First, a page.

Vegetables are experiencing a resurgence in our house, perhaps the time of year has something to do with it because of all the great fresh produce around. Another reason is another great book from Yotam Ottolenghi, author of our much loved Plenty. Jerusalem, unlike Plenty, isn’t JUST about vegetables so is perhaps a more complete cookbook of middle eastern inspired dishes. Ottolenghi really knows how to make vegetables the hero of a dish, not just an afterthought to have with your meat. Our entree was from another great cookbook; the recipe for Carrot and Coriander fritters with haloumi and sweet lemon dressing came from Vegetarian by Alice Hart and was motivated by a fritter obsession. These were a fine example of an easy to make fritter with heaps of flavour. You can even make the mixture ahead of time and it’ll actually make frying the fritters easier. My kind of recipe.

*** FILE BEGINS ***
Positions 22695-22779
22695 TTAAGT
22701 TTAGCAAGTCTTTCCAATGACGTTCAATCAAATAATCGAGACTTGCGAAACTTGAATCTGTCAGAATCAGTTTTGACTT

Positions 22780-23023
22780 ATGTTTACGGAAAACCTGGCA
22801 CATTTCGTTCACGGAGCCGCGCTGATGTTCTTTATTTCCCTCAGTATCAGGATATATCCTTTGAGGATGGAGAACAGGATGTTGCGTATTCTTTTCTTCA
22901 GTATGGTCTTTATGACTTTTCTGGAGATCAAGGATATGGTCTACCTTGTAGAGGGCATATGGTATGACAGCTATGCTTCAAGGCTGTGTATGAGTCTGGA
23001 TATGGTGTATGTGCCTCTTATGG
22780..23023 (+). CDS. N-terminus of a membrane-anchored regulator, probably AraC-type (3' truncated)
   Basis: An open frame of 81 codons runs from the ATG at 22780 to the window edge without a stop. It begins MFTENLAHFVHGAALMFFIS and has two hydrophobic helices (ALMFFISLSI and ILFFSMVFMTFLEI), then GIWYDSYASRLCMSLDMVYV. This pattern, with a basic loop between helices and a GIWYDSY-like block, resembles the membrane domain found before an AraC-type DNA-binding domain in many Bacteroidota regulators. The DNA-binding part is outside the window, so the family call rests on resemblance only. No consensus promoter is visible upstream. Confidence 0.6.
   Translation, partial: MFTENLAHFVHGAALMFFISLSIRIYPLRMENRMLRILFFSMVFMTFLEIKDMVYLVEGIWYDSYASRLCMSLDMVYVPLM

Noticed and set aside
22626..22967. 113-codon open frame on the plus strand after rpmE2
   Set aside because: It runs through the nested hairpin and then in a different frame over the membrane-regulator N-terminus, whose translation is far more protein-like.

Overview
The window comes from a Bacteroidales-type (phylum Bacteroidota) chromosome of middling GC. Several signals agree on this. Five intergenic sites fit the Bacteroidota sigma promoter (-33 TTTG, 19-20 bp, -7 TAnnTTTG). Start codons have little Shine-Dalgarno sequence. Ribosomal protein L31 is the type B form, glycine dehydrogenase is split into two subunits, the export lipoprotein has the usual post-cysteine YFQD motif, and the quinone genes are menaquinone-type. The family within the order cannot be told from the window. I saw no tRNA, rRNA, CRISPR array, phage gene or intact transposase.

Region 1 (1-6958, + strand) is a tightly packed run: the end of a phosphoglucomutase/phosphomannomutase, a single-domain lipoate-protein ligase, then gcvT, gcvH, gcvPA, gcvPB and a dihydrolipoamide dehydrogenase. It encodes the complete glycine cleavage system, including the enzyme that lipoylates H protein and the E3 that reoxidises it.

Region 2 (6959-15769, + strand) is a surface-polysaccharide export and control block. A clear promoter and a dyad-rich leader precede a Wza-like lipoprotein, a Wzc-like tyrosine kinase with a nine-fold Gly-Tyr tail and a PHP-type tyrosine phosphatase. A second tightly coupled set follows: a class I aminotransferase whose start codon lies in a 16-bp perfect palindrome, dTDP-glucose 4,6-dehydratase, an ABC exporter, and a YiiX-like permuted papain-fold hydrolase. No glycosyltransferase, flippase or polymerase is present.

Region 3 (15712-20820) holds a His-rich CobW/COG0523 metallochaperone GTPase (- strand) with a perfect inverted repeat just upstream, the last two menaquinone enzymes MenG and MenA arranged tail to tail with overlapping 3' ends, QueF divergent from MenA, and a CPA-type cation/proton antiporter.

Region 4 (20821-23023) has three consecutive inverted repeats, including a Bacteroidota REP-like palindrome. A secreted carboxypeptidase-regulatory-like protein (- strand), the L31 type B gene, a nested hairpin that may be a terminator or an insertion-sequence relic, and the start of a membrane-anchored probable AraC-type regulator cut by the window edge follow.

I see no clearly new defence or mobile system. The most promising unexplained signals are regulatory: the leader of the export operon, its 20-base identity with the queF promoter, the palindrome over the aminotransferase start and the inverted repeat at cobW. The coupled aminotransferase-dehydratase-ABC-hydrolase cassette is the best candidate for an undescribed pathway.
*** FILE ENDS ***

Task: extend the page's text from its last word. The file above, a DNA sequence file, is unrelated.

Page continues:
The salads from Jerusalem were the Spicy beetroot, leek and walnut salad and the Roasted cauliflower and hazelnut salad. The beetroot salad was unusual and a great mix of textures, the sweet and spicy balance was fantastic. The deceptively simple roasted cauliflower salad was also delicious, cauliflower isn’t my favourite vegetable but I’d obviously just never had it like this! Roasted simply in salt, pepper and olive oil the crispy golden bits added just the right amount of crunch. I couldn’t believe how much flavour was on my plate. We had these salads with a wonderful whole-roasted rainbow trout and it was a light, summery meal perfect for these warmer days we’ve been enjoying.
Jerusalem by Yotam Ottolenghi is hardback, $49.95. Vegetarian by Alice Hart is paperback, $40.